Budget 2013: What it means for planning firms

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In a budget focused on growth and jobs, there has been a considerable lack of support for the businesses that would be behind that growth, according to those in the finance industry.

There are 2.7 million small businesses in Australia, according to the Institute of Public Accountants, representing 96% of all businesses; employing 47% of private sector employment; and contributing 35% GDP. 

But the IPA and AFA both expressed disappointment at the lack of measures to support such an important sector of Australia’s economy.

“There isn’t anything in there that obviously looks at helping small business succeed so I think there’s a lack of initiative focused on small businesses and a number of people have made that comment publicly,” said Phil Anderson of the AFA.

“We need to be realistic about what we expected out of this budget and I think in an election year they’ve done more than they otherwise might have. But in terms of small business, one of the key lines is ‘this is about growth and about jobs’ and I think we’ve got to recognise that small business is a key driver of jobs.”

Dante De Gori, general manager of policy and standards at the FPA also said they were disappointed to see no announcement in support of small business. “The financial planning profession has been and will continue to be under significant strain as a raft of new regulation come into effect in 2013.

“These small financial planning businesses will receive no support from Government with the implementation of Future of Financial Advice laws on 1 July. This is unfortunate, however we encourage all financial planners to use all the tools and support being provided to you through your professional association.”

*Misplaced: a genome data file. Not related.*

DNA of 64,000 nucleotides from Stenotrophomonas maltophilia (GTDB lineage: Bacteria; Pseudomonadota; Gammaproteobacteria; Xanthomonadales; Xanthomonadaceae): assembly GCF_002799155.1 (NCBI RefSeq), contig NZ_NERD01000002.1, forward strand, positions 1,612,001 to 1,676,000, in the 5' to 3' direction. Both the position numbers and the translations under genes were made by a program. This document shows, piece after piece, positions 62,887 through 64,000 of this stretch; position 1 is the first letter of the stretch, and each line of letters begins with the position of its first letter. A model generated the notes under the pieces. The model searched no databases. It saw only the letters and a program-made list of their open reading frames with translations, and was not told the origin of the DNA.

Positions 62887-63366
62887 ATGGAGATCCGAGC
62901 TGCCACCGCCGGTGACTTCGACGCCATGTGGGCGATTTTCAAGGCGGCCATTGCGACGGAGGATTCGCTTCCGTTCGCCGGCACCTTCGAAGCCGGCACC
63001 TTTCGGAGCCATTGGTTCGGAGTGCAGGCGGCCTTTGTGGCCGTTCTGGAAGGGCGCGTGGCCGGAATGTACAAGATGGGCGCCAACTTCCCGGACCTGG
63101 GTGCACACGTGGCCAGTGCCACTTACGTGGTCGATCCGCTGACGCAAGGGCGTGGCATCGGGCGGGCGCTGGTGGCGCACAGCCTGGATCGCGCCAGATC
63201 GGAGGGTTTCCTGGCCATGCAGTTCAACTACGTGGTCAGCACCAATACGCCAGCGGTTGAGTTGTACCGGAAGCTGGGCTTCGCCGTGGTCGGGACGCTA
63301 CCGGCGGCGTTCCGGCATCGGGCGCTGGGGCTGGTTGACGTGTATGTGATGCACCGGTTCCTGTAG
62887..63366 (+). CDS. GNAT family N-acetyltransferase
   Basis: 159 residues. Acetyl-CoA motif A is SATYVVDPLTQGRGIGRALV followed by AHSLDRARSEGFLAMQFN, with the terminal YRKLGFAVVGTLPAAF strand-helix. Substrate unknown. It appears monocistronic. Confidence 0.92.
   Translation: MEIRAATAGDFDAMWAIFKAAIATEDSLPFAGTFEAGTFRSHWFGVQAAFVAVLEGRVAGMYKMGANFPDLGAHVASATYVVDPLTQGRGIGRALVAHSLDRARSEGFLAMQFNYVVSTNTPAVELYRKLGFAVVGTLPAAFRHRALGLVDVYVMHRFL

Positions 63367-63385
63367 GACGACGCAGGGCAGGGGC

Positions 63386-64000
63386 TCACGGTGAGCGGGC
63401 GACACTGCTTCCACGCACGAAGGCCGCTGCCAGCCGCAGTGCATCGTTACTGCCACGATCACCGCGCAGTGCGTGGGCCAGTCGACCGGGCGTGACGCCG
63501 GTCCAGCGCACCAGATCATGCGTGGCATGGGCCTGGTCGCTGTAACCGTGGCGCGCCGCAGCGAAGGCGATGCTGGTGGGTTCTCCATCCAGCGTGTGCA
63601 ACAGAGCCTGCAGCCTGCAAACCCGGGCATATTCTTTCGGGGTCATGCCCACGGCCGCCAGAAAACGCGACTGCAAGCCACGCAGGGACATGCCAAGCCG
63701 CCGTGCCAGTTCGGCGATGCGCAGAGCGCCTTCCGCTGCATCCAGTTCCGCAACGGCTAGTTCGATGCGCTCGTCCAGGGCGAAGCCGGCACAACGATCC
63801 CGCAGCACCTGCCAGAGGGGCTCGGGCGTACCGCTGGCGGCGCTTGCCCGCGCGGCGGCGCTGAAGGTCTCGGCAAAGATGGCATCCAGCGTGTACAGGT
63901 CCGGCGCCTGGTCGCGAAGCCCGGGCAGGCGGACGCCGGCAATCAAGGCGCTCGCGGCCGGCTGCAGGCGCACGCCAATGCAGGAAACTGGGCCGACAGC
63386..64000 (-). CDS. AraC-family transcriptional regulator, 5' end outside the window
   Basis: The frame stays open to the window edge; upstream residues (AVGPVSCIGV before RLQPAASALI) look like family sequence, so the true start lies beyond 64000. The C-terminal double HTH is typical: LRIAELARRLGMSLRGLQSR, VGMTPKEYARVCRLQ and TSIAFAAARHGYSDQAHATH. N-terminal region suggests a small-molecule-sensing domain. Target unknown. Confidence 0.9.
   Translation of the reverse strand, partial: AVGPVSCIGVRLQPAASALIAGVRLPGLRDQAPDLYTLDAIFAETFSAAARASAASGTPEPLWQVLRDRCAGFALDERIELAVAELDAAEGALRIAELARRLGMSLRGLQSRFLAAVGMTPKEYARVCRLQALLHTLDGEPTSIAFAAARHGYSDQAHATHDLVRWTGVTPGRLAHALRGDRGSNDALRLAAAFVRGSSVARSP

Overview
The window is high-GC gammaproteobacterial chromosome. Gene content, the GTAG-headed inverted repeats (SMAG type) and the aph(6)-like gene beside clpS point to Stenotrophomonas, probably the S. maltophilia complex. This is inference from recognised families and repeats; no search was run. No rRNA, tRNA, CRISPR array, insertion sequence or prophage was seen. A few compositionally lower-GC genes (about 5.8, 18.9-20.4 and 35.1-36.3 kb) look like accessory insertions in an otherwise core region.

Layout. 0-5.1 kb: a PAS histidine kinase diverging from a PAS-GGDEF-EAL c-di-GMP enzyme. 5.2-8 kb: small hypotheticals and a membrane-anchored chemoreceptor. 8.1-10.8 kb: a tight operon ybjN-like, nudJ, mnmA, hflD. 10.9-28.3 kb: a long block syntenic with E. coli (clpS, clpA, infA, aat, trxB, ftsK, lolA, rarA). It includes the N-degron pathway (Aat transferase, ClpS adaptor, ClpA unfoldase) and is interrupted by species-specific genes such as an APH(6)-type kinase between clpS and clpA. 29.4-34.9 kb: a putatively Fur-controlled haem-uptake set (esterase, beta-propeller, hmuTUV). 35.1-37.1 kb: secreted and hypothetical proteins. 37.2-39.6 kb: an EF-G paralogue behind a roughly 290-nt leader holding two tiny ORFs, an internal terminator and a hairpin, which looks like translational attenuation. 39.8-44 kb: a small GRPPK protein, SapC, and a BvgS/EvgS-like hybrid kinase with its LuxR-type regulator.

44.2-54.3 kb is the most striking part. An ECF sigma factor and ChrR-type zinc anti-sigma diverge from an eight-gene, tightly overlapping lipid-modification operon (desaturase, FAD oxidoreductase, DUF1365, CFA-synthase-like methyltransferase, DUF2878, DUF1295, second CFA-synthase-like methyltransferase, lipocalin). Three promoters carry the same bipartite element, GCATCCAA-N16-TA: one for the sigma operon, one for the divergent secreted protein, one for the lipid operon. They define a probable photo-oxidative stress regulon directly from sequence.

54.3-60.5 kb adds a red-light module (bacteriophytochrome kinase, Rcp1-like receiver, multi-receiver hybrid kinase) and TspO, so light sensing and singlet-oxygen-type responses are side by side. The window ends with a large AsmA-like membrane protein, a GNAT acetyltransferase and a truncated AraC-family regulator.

Another measure that will hit small planning firms is the $2000 cap on self-education expense deductions from 1 July, 2014. SPAA head of technical and professional standards Graeme Colley said the association was disappointed that the Government was proceeding with this measure as it would increase the cost for SMSF professionals to maintain their current knowledge and competencies.

“As a market leader in SMSF accreditation, SPAA sees this change as a real blow to SMSF professionals that want to stay up-to-date and competent.”

  • Ken on 16/05/2013 10:13:53 PM

    Alistair, you said it well!!

  • Alistair on 15/05/2013 1:07:23 PM

    What a pathetic joke this government is. No vision for the country just mindless nonsense coupled with debt and deficit. The true lefty will sight that our debt to gdp is lower than other countries however they fail to state that with 23 million people, an ageing population, with only half actually working and around 40% of those working are in part time or casual jobs we actually have a massive problem.
    To impose taxes and cutbacks on a population in an effort to make up for their stupid costly mistakes that are made to look like policies, they will in fact impose austerity measures which will see money out of the economy thereby creating unemployment or making underemployment and the working poor suffer.
    Wake up Australia. We are in strife with these fools at the helm. Enough being nice and polite They need to be thrown out.
    Can anyone tell me why when fund managers and our SOA's disclose fees that we now need yet another piece of paper in the form of a fee disclosure statement which will cost every practice money, why is this needed. No merely saying its the law is not an answer as there are just as well as unjust laws. This has no meaning and will effect all of us in the planning world. Yet the minions and visionless will persist in arrogance to impose this on an industry that is quite simply drowning in paper.
    Labor values....yeah right.

  • GAB on 15/05/2013 12:00:13 PM

    Small business is of no concern to this government and certainly not a focus of ASIC....they want the small ones to either fold or get swallowed by the major banks. Buy bank shares....they are the winners out off this FOFA mess.

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